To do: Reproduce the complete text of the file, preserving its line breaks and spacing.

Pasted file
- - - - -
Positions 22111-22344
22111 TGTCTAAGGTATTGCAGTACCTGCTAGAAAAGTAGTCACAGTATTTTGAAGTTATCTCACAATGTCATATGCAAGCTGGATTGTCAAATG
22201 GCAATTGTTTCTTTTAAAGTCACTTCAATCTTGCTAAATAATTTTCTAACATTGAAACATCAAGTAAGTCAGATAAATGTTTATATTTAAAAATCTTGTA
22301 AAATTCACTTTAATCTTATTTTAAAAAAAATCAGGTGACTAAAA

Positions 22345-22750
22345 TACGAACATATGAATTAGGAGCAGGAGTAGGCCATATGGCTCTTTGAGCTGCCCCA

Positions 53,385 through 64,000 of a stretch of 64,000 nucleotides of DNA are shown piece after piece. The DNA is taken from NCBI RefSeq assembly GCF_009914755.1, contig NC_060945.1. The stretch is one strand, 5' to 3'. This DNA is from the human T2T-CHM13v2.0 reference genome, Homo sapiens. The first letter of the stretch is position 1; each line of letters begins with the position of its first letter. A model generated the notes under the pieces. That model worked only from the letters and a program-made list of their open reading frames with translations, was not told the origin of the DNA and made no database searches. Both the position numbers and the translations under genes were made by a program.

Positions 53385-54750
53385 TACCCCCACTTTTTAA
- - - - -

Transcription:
Positions 22111-22344
22111 TGTCTAAGGTATTGCAGTACCTGCTAGAAAAGTAGTCACAGTATTTTGAAGTTATCTCACAATGTCATATGCAAGCTGGATTGTCAAATG
22201 GCAATTGTTTCTTTTAAAGTCACTTCAATCTTGCTAAATAATTTTCTAACATTGAAACATCAAGTAAGTCAGATAAATGTTTATATTTAAAAATCTTGTA
22301 AAATTCACTTTAATCTTATTTTAAAAAAAATCAGGTGACTAAAA

Positions 22345-22750
22345 TACGAACATATGAATTAGGAGCAGGAGTAGGCCATATGGCTCTTTGAGCTGCCCCA

Positions 53,385 through 64,000 of a stretch of 64,000 nucleotides of DNA are shown piece after piece. The DNA is taken from NCBI RefSeq assembly GCF_009914755.1, contig NC_060945.1. The stretch is one strand, 5' to 3'. This DNA is from the human T2T-CHM13v2.0 reference genome, Homo sapiens. The first letter of the stretch is position 1; each line of letters begins with the position of its first letter. A model generated the notes under the pieces. That model worked only from the letters and a program-made list of their open reading frames with translations, was not told the origin of the DNA and made no database searches. Both the position numbers and the translations under genes were made by a program.

Positions 53385-54750
53385 TACCCCCACTTTTTAA